A standing, or stationary, wave is distinguished from a progressive wave by the fact that it does not propagate.

A standing wave results from the superposition of two **progressive **waves of the same frequency, but moving in opposite directions.

(…)

To understand this, let’s place an obstacle in the medium of propagation, and require that the front of the wave in contact with the obstacle, here shown in red, remains fixed.

The incident wave seems to bounce …and a standing wave arises.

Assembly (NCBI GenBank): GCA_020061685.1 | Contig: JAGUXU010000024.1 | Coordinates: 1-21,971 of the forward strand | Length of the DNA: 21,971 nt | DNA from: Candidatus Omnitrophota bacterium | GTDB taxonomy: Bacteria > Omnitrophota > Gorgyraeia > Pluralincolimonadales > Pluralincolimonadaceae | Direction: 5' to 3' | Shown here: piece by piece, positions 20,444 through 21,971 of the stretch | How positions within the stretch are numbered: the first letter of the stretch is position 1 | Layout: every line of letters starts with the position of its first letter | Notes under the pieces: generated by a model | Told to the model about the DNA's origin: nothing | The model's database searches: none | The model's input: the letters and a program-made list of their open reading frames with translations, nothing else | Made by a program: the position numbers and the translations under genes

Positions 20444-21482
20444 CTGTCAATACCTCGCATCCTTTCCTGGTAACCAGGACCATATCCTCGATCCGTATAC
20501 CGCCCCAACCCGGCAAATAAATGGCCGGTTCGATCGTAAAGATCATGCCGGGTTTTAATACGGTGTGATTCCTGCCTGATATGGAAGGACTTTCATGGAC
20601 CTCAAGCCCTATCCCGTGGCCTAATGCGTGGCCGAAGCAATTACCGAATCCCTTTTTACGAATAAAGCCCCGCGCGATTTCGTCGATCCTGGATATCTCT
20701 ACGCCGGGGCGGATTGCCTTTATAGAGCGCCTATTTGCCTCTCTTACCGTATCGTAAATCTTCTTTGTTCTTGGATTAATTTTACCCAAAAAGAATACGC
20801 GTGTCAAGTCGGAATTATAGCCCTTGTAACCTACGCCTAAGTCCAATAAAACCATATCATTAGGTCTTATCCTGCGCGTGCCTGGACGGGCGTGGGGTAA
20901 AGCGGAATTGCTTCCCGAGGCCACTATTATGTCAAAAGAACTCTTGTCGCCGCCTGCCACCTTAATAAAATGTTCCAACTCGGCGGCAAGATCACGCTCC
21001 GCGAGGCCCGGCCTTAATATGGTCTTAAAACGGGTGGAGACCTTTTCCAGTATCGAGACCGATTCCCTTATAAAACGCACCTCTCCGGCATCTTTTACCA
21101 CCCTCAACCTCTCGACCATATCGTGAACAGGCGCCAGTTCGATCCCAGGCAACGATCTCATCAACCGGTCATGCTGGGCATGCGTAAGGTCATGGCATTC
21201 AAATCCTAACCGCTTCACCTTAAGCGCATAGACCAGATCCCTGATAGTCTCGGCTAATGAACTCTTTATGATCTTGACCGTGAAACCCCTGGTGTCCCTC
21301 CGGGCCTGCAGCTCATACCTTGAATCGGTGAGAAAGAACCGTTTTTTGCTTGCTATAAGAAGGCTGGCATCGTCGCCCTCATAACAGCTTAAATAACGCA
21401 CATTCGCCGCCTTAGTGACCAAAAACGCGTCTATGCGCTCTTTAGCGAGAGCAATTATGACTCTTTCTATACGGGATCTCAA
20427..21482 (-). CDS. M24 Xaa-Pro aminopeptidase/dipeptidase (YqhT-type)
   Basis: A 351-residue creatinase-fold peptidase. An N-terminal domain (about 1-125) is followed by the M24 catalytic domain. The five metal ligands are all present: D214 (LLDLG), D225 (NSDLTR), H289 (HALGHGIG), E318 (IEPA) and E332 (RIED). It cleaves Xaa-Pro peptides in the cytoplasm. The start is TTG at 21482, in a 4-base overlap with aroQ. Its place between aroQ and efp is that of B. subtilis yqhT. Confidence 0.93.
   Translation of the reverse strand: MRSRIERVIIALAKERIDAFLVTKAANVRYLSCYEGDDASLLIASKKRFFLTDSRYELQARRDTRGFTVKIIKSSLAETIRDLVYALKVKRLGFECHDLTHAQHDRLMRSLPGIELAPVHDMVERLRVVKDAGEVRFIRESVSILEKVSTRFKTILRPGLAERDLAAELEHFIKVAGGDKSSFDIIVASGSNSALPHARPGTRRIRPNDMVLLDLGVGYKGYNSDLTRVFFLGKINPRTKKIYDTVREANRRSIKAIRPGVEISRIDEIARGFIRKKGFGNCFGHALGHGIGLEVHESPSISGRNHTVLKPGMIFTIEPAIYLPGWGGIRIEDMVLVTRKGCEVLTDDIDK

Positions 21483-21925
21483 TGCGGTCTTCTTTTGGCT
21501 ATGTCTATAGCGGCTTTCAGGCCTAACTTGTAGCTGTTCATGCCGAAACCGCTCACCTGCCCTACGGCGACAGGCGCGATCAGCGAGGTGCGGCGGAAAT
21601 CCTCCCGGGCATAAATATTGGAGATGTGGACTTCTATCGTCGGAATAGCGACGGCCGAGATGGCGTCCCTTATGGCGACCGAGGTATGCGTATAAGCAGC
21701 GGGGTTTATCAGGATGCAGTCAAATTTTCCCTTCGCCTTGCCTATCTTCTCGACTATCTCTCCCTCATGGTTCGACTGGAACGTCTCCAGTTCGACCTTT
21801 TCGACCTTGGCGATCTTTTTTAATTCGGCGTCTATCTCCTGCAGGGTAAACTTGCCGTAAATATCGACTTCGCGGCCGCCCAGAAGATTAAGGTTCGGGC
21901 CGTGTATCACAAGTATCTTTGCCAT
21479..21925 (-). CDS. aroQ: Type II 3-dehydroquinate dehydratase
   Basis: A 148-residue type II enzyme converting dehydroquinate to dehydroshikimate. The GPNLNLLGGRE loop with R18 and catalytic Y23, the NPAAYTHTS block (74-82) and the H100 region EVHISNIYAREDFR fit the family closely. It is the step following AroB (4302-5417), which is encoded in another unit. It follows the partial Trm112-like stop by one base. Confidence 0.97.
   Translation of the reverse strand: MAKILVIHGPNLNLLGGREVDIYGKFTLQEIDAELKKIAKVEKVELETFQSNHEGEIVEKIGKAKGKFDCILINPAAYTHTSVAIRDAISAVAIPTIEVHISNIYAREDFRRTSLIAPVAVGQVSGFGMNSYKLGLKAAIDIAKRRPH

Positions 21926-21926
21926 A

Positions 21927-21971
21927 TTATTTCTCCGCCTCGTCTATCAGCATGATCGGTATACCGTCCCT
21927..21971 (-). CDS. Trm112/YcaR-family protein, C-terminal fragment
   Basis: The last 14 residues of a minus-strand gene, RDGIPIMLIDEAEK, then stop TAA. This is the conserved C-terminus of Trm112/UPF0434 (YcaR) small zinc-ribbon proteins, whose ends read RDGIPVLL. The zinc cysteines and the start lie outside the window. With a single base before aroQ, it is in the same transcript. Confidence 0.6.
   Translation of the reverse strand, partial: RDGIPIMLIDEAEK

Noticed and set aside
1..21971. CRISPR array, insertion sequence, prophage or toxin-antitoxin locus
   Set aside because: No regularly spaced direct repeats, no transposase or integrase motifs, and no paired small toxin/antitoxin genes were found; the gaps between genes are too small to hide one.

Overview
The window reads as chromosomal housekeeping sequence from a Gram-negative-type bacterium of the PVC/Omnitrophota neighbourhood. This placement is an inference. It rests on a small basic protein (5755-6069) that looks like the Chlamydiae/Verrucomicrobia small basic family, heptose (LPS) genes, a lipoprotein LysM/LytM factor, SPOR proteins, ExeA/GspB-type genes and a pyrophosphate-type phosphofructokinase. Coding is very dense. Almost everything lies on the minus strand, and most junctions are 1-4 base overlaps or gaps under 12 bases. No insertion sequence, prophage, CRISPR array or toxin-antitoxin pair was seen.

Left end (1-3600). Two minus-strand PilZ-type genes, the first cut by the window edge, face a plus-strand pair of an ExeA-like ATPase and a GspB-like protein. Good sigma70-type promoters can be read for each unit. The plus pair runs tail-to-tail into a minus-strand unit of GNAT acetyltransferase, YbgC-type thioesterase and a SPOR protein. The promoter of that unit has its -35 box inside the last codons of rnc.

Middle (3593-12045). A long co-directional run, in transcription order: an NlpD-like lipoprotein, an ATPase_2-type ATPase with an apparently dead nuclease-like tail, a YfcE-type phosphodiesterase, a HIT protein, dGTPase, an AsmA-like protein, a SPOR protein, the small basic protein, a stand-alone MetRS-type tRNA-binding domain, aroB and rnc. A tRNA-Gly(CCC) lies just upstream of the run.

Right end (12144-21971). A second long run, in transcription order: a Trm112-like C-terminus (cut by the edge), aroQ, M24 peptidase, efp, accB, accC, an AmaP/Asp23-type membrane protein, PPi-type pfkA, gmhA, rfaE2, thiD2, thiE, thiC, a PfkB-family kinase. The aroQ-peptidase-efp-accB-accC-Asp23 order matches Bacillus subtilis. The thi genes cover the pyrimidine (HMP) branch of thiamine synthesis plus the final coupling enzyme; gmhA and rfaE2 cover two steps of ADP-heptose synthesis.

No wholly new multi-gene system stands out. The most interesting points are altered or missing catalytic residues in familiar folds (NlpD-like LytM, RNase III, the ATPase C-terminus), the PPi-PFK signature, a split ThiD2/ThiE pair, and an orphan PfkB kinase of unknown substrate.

And it really is a matter of bouncing.

In solving the equations for propagation, and taking into account the limiting condition imposed by the obstacle, one can demonstrate that the incident wave is totally reflected.

A sort of mirror effect.

(…)

The standing wave is precisely the sum of these two progressive waves:

The incident wave, which propagated toward positive values of x, and the reflected wave, with the same frequency and amplitude, but moving in the opposite direction.

This summing of two waves is interpreted as an interference phenomenon.

At some places, the effects add together and the amplitude is doubled. We call these points of maximum vibration “antinodes”.

At other places, the effects cancel one another out. These are the “nodes” of vibration.